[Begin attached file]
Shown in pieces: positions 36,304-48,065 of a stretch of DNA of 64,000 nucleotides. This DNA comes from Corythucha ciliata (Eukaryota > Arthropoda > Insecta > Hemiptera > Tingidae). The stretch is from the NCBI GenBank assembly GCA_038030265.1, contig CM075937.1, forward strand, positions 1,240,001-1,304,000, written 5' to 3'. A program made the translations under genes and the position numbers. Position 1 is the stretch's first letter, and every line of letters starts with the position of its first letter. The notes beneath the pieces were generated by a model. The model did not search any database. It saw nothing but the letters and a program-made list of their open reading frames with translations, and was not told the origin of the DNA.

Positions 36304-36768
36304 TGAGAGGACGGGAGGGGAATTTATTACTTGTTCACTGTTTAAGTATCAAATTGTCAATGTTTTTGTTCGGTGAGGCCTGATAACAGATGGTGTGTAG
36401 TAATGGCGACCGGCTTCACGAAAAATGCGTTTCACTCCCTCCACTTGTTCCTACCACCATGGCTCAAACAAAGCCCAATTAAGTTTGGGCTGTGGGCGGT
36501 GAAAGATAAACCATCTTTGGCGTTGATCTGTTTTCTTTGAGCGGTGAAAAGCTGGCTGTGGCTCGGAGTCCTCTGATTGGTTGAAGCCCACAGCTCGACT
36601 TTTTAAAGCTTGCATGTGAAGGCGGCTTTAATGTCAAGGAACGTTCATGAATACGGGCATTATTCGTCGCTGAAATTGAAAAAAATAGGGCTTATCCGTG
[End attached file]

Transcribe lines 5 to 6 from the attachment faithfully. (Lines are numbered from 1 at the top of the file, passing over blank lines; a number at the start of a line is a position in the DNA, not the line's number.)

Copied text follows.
36501 GAAAGATAAACCATCTTTGGCGTTGATCTGTTTTCTTTGAGCGGTGAAAAGCTGGCTGTGGCTCGGAGTCCTCTGATTGGTTGAAGCCCACAGCTCGACT
36601 TTTTAAAGCTTGCATGTGAAGGCGGCTTTAATGTCAAGGAACGTTCATGAATACGGGCATTATTCGTCGCTGAAATTGAAAAAAATAGGGCTTATCCGTG